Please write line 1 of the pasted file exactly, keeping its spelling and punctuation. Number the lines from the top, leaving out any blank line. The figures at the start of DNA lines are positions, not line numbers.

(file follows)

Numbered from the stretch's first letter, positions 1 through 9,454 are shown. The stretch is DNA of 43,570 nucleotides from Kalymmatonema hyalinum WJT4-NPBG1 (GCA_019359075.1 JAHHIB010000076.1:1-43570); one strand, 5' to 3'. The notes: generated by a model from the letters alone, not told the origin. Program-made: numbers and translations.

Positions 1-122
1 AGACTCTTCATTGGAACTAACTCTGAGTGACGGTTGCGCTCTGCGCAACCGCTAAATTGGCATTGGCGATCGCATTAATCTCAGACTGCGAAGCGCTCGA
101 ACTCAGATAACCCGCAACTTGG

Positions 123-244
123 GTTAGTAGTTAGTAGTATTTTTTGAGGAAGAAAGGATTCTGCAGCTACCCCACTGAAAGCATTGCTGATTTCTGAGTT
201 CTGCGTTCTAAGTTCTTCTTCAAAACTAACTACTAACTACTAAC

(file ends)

Numbered from the stretch's first letter, positions 1 through 9,454 are shown. The stretch is DNA of 43,570 nucleotides from Kalymmatonema hyalinum WJT4-NPBG1 (GCA_019359075.1 JAHHIB010000076.1:1-43570); one strand, 5' to 3'. The notes: generated by a model from the letters alone, not told the origin. Program-made: numbers and translations.